Kim: “I borrowed my neighbor’s bike and rode to work today. It wasn’t that much fun, but someone’s gotta save the planet, right? (wink)

 

Ken: “Making my first attempt at a combo Advance Transit & bike commute!”20525230_10101093064866046_8374909671323512675_n

 

Jo:”I’m going to be 21125682_10209805500711292_7271288863794946596_oable to bike to work a couple days per week (weather permitting) starting this week, and I did a dry run (no time pressure) this evening after work. I biked up all the hills!!! Huge success!! I walked down the big one on the way back, but still made it in about 30 minutes each way.”

 

Attention, Vermont Schools: It’s WAY TO GO! Time

This year’s statewide Way to Go! School Challenge is September 25 – October 6. It’s a great way for schools to battle carbon pollution head-on!

Sign up your school here and get tools to motivate students, staff, and teachers to take the bus, walk, bike, roll, or carpool as much as possible during this two-week event. You’ll get updates before the challenge and access to the School Success Kit.

If your school gets at least 50% participation for three days during the challenge, you can quality to win an AllEarth Renewables Solar Tracker for the school and other great prizes.

Find out more here.

Bike to Work Day at Dartmouth College

20170519_084418Bethany and I arrived bright and early at the Hop at Dartmouth College Friday, May 19, to greet employees and students who arrived that morning on two wheels instead of four. The cyclists were met with a reception of coffee, bagels, and fruit to reward their effort. While some people had never ridden their bike to work before, for others it was a daily ritual. We had a great time chatting with participants, pumping up flat tires, and sharing resources together on a beautiful May morning. About a dozen Dartmouth folks signed up for our Everyday Bicycling workshops — to be held on campus and scheduled for the summer! 20170519_084447

Aside from our hosts from Dartmouth College, we were joined by the Hanover Bike Ped Committee, the student-run Dartmouth Bikes, and Dartmouth’s bikeshare program, Zagster.

New sign-ups to Zagster received a free helmet and other “ZagSwag.” I signed up for the bikeshare, figuring it would be wonderful to have the option to bike around town rather than drive my car on the bustling streets of Hanover.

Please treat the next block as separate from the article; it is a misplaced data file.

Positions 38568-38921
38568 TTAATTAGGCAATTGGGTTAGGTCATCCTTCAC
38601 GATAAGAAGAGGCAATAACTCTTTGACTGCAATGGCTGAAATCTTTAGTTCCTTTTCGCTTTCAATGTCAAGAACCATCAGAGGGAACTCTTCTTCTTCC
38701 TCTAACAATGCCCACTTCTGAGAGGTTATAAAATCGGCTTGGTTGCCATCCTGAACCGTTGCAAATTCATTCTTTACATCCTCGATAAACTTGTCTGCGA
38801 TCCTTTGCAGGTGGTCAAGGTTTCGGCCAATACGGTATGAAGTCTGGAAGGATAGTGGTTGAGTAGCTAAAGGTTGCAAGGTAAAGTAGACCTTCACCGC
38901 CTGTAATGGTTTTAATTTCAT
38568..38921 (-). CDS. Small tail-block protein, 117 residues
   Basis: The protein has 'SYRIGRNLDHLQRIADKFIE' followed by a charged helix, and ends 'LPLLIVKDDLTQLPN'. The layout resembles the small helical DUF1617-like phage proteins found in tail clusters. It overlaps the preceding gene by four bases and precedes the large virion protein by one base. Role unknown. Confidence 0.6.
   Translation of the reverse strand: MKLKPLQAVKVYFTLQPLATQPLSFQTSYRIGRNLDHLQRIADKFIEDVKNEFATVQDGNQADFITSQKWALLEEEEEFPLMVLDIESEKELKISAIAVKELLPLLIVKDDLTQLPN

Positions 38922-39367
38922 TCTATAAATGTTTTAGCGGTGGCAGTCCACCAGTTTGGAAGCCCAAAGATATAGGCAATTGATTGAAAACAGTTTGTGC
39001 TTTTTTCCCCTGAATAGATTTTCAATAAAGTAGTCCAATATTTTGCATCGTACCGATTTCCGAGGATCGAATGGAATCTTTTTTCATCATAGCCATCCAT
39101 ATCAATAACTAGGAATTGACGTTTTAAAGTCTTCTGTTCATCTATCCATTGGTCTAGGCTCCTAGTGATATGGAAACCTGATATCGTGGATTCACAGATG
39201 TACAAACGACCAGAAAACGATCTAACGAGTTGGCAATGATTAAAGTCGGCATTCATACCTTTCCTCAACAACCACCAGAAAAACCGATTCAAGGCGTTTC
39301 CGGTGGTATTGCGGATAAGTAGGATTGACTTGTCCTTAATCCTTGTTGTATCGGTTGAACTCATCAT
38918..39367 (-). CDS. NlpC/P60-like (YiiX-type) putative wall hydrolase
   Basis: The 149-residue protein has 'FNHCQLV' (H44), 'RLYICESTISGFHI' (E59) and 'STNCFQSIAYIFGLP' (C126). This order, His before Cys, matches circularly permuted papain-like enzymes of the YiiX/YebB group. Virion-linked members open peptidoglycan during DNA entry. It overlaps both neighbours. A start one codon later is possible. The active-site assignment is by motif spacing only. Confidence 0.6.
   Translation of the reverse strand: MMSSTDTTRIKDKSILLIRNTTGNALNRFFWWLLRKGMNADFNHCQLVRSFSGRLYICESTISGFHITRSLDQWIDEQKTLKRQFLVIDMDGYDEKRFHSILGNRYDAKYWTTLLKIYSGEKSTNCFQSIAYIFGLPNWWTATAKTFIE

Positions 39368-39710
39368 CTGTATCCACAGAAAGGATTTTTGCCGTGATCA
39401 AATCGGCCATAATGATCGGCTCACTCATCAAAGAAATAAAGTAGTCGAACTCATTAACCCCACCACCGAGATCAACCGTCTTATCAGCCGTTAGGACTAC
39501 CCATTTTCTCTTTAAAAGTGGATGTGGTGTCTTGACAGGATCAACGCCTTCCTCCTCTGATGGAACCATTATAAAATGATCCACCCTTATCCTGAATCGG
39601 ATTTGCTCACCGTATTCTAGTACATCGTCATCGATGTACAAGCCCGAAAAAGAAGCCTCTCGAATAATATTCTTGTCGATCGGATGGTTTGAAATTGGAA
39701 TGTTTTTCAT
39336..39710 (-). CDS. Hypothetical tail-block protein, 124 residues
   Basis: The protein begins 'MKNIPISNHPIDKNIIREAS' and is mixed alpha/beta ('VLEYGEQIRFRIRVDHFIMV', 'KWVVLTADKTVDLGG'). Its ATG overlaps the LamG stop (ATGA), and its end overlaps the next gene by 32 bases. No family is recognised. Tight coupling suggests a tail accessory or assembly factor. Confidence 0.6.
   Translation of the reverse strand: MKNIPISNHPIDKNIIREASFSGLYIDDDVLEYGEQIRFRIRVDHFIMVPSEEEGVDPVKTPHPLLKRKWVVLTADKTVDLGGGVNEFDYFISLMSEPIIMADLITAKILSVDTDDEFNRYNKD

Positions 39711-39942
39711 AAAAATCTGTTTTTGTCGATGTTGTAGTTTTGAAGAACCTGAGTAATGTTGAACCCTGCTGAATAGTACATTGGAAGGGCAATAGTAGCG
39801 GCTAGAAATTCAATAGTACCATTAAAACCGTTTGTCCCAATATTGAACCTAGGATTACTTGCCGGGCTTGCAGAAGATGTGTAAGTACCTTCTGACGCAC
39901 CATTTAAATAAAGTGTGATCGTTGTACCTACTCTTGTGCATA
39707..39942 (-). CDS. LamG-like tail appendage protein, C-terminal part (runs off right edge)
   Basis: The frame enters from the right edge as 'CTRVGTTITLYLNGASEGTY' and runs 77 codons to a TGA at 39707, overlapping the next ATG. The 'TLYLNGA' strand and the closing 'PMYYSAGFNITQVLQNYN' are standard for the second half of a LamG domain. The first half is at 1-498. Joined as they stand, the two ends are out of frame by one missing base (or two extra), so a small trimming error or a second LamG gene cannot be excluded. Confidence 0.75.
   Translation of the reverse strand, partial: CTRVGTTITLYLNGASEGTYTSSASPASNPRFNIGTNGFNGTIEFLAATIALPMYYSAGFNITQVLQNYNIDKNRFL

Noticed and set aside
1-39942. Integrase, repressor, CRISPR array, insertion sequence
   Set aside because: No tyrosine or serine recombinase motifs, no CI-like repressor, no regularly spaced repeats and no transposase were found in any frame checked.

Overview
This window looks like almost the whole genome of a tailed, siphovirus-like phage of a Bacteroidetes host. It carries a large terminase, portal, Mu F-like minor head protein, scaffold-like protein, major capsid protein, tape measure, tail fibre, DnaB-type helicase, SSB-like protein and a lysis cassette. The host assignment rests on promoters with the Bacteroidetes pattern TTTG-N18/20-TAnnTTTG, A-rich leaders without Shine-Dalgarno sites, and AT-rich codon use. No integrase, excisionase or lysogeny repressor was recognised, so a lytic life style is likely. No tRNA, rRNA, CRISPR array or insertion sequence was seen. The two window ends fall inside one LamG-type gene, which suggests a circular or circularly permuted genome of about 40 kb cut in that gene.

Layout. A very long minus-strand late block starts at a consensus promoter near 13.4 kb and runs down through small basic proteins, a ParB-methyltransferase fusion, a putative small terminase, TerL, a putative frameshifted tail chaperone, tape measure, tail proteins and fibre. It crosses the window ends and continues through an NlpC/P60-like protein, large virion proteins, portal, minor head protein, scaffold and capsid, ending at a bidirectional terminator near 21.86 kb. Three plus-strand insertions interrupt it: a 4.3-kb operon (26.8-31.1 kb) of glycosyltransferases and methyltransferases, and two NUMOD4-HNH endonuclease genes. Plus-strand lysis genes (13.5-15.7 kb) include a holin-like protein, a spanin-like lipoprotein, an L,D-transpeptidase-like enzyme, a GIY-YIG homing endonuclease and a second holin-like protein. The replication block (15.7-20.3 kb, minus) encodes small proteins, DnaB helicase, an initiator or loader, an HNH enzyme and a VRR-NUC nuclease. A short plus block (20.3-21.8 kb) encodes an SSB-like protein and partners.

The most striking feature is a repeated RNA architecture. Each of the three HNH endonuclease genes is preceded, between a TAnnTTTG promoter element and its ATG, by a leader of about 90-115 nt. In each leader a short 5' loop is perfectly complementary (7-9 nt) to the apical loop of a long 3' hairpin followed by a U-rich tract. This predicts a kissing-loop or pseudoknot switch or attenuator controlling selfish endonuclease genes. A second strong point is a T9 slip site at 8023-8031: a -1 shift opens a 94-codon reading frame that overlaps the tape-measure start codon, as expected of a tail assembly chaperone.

20170519_084533The process was simple and fast! I downloaded the Zagster app and signed up for an annual membership, which cost $20. The signup process took me less than 5 minutes. Soon enough, I was able to access a bike. The app shows you where there are available bikes and displays their bike number. Unlocking a bike is very easy: you enter the bike number into the app and the app gives you the unlock combination. You enter the unlock code into the keypad on the back of a Zagster bike and the bike automatically unlocks from the docking station.

From there, you can ride for an hour straight (on the weekdays) or for three hours straight on the weekends. The bikes are equipped with locks so you can use the bikes for errands around town without worry. Return the bike within the allotted time and you pay nothing above the cost of the annual membership. For the rest of the month of May, the Dartmouth Zagster bikeshare has a free trial day promotion. Enter promo code: dartmouthbikemonth for a free day trial!

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Even veteran bike commuter Dave Dostal joined Zagster at the event. “I’m 6’2″ and these bikes worked for me!” Though he lives just a half mile from campus, he would still recommend joining the program. “It’s much faster to bike to CVS from the Hop than to walk–even including sign-up time.” Dave thinks the bikeshare would also be useful for people who have to drive into town, because parking can be such an issue. “I only want to have to park once,” and the bikeshare allows him the flexibility to do just that.

Interested in joining Dartmouth’s bikeshare, Zagster? Check out their website.

Interested in hosting a bike workshop at your school or workplace? Contact Bethany at 802.291.9100 x111 or Bethany@VitalCommunities.Org for more information.

 

–Paige Heverly
Energy & Transportation Project Coordinator at Vital Communities